Detroit United Railway streetcar system, 1905
Detroit, like most cities which grew up in the early 20th century, used to have a truly massive streetcar system, and all of it was run by an evil monopoly known as the Detroit United Railway. In short, you could get anywhere on the D.U.R. or one of its subsidiaries, with trains that were frequent and fast. Today, a transit line is considered frequent if a bus or streetcar comes every 10 minutes or less; in the early 20th century, this was considered a bare minimum level of service in urban areas and even in inner-ring suburbs. This level of service, though, is only financially feasible in the absence of alternatives. At the turn of the 20th century, if you didn't want to walk, you just didn't have any plan B. Cars were still expensive toys for the rich. Buses hadn't been invented yet. Horses were slow, and of course, you had to feed and water them.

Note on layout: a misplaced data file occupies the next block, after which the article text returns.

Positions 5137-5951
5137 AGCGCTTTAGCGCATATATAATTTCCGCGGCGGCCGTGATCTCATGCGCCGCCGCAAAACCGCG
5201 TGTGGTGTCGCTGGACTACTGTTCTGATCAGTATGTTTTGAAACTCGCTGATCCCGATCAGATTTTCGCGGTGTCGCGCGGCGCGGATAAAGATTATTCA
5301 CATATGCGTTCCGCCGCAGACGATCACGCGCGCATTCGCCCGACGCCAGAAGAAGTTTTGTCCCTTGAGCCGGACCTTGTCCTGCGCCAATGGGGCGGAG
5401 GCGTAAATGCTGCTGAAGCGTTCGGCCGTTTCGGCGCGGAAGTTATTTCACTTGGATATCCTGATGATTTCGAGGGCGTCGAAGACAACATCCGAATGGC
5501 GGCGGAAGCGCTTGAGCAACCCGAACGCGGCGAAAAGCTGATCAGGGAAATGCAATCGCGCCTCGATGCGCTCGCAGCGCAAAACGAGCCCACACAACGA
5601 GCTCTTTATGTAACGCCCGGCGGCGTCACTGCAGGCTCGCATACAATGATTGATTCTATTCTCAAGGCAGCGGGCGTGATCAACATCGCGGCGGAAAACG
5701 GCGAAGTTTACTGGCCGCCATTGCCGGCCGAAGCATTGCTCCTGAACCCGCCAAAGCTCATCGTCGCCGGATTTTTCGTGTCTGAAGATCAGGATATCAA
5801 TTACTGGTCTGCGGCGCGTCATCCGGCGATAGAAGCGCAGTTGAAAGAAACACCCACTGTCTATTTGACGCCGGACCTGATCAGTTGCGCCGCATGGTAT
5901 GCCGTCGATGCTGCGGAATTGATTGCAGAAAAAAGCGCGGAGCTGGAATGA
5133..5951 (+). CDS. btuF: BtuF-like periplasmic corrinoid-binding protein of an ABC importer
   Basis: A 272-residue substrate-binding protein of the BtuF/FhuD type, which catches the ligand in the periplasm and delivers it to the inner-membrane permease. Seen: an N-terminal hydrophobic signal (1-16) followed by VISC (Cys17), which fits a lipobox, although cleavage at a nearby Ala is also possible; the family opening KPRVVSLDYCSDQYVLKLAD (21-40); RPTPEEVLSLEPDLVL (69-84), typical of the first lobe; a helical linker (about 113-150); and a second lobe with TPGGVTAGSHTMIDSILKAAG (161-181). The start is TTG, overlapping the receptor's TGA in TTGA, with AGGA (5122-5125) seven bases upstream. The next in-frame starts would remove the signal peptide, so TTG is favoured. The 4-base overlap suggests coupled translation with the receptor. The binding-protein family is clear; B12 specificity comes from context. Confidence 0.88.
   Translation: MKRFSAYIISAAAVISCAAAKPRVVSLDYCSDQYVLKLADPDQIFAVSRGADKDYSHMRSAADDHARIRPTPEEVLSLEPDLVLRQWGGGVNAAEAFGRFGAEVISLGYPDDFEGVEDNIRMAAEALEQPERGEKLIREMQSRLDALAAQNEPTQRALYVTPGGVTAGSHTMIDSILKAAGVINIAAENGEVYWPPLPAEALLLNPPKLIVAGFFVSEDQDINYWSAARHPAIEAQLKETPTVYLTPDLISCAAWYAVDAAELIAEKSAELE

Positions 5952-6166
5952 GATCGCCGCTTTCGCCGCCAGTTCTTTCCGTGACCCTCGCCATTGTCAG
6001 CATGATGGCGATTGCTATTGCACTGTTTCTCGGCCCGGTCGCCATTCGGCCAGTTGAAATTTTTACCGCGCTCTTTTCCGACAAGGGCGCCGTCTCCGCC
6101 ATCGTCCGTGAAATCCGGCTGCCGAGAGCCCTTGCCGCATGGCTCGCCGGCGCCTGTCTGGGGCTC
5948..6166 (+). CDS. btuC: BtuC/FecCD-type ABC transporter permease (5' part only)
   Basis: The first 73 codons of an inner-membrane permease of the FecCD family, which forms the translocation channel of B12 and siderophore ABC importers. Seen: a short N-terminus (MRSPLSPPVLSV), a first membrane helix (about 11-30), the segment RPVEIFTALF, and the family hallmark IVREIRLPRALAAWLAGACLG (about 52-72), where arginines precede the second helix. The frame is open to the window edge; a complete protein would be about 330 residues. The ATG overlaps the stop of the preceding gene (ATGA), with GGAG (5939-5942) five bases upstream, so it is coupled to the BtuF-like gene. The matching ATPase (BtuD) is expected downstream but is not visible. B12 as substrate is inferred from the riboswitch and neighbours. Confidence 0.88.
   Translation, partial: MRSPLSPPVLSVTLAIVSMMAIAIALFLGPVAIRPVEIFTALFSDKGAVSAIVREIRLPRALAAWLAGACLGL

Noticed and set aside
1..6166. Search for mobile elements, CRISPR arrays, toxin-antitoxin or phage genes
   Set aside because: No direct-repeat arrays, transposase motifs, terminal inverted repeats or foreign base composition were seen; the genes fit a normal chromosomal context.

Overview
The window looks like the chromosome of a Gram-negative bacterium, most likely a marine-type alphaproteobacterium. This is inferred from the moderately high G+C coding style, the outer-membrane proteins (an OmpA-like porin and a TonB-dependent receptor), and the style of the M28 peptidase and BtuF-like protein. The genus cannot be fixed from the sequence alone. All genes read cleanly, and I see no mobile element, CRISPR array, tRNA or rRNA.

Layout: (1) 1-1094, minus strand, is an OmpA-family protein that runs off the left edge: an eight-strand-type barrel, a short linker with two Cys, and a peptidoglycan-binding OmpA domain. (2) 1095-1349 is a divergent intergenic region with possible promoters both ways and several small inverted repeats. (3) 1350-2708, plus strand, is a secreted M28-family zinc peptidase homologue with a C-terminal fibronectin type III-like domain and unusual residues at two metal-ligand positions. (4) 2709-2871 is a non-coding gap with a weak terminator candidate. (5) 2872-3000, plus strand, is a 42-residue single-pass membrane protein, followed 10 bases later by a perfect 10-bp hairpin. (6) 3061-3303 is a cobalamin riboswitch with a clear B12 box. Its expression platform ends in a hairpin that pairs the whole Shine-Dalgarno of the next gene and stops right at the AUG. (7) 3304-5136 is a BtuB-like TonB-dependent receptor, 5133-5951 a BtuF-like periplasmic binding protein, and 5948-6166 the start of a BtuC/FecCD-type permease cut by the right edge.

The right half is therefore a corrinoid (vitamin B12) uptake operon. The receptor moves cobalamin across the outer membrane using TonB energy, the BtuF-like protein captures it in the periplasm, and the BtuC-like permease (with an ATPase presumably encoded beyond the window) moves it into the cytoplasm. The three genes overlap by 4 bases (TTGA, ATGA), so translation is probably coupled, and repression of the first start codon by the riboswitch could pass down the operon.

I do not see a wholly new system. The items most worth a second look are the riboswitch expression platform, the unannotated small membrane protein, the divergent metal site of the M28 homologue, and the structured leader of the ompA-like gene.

This gave the D.U.R. a monopoly over transport, and with this monopoly came a tremendous amount of power. All of this meant that the D.U.R. was a target for progressive reformers who wanted the Government to break the stranglehold of the D.U.R. by seizing control of the railroad.
This map shows the D.U.R. and its connecting services near its height in 1905. The map also shows the "interurbans" (suburban electric rail lines) which went out to places which are considered the urban perimeter even today, like Ann Arbor, Pontiac and Port Huron.
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